Rising interest rates and a gloomy economy have given the world’s largest investment banks their worst year since 2016 in terms of transactions and fundraising. The top 100 highest-earning banks made $77.1 billion in 2022 from mergers and acquisitions and equity and debt issuance, down 38 percent from the previous year. This is shown by a survey by BCG Expand Research in London, an analyst firm belonging to the Boston Consulting Group. The value of global mergers and acquisitions fell by a third last year to $3.6 trillion, according to data compiled by Bloomberg.
“At current levels of inflation, the high-yield environment is not going away overnight and this year is likely to be challenging again,” said Expand Research’s Jordan Galhardo-Burnett. Banks could focus on other areas like bond and commodity trading, which have been doing well in 2022, he said.
Companies covered by BCG include Goldman Sachs, Citigroup, JPMorgan Chase & Co. and Morgan Stanley. Goldman Sachs worked on $982 billion worth of transactions last year, the most of any bank tracked by Bloomberg. That was still about a quarter less than the U.S. bank’s total volume in 2021. JPMorgan came second with $733 billion in transaction values, down more than a third from a year earlier.
The US banks, which are due to report their fourth-quarter results this week, have already signaled that the difficult conditions are affecting their numbers. Goldman Sachs’ investment banking revenues fell 57 percent in the third quarter, more than analysts had expected. Revenue from equity and debt underwriting collapsed, as did merger advisory fees. At Citigroup, third-quarter investment banking revenue plunged 64 percent, while JPMorgan posted a 47 percent decline.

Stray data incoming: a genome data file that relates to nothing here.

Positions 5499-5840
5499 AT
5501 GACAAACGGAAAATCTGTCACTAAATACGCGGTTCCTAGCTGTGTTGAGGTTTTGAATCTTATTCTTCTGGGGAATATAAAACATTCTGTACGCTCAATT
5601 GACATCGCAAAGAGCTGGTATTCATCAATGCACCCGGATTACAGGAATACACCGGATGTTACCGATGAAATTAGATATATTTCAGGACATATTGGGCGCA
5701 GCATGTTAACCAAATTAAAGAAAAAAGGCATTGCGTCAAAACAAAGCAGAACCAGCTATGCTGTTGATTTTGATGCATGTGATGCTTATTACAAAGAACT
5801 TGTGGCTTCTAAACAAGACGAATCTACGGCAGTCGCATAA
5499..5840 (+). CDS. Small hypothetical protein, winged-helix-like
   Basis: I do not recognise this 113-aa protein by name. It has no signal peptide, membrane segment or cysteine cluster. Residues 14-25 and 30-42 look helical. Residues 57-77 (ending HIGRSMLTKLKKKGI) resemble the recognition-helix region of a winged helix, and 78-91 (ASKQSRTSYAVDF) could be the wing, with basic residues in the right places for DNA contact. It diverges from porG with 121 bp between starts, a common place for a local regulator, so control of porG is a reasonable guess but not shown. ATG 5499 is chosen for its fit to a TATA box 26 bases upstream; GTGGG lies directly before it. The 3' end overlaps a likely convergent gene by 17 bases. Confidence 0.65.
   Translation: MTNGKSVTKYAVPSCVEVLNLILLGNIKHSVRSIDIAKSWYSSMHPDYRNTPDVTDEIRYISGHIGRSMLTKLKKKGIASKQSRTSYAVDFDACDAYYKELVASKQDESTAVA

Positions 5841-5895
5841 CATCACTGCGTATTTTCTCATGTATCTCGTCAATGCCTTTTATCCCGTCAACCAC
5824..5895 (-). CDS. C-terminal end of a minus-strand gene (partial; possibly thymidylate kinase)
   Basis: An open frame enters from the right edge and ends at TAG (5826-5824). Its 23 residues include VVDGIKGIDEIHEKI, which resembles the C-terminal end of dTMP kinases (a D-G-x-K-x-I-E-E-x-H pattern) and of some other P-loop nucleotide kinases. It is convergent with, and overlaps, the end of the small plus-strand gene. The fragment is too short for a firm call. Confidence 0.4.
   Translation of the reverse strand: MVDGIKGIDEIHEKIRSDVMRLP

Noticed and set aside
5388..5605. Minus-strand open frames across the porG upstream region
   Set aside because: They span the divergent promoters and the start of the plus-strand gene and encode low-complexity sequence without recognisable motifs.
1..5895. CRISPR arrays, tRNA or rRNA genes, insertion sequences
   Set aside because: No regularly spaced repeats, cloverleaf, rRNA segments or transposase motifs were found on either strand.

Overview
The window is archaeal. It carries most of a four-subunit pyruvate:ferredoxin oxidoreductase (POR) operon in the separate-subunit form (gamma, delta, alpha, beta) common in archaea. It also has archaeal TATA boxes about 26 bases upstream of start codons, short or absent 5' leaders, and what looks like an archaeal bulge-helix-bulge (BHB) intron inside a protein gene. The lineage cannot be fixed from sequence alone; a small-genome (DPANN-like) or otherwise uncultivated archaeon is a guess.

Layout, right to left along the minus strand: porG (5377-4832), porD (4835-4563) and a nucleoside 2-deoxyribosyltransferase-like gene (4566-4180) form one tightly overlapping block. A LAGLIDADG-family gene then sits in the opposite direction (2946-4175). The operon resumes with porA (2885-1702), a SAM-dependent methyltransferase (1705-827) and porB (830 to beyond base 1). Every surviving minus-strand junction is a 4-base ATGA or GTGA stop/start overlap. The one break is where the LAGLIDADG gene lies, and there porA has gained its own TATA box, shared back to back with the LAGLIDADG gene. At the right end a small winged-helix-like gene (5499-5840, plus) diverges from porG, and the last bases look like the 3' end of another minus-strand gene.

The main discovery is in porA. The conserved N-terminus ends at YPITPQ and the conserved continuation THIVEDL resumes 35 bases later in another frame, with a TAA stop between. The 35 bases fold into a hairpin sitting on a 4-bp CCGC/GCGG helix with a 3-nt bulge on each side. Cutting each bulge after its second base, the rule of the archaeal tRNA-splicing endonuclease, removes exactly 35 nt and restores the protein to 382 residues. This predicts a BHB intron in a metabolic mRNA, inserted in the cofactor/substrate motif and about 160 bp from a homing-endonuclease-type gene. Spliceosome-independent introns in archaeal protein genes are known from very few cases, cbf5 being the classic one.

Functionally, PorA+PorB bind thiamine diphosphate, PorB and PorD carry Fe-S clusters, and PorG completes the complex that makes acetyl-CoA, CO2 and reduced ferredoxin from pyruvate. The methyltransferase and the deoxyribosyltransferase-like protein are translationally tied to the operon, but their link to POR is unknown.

It all leads to a dismal bonus season for so-called “deal makers”. those bankers who advise on mergers and acquisitions are likely to see their bonuses fall by as much as 20 percent, the consulting firm Johnson Associates estimated last year. Their colleagues in the underwriting department are likely to take the biggest hit as bonus payments drop by as much as 45 percent, the compensation consultant said. According to Bloomberg data, companies raised around $204 billion through IPOs in 2022. That is more than two thirds less than in 2021.
The past year has been “like an ending party with a hangover settling” for investment banking as governments cut support for the pandemic response and Russia invaded Ukraine, according to Julian Morse, head of brokerage firm Cenkos Securities. However, he believes that more bad news about the war and the economy is already priced in, so any possible upside surprises could restore confidence in the market. Some companies may also be able to offset the fall in earnings with stronger performance in areas such as government bond trading, according to Eric Li, head of global banking research at Coalition Greenwich.
Banks expected investment banking to pick up again from mid-2023, Li said. Layoffs are likely to be less pronounced than during the financial crisis. In addition, the labor market is tight. “But there will be job cuts and not every job will be secure,” Li said.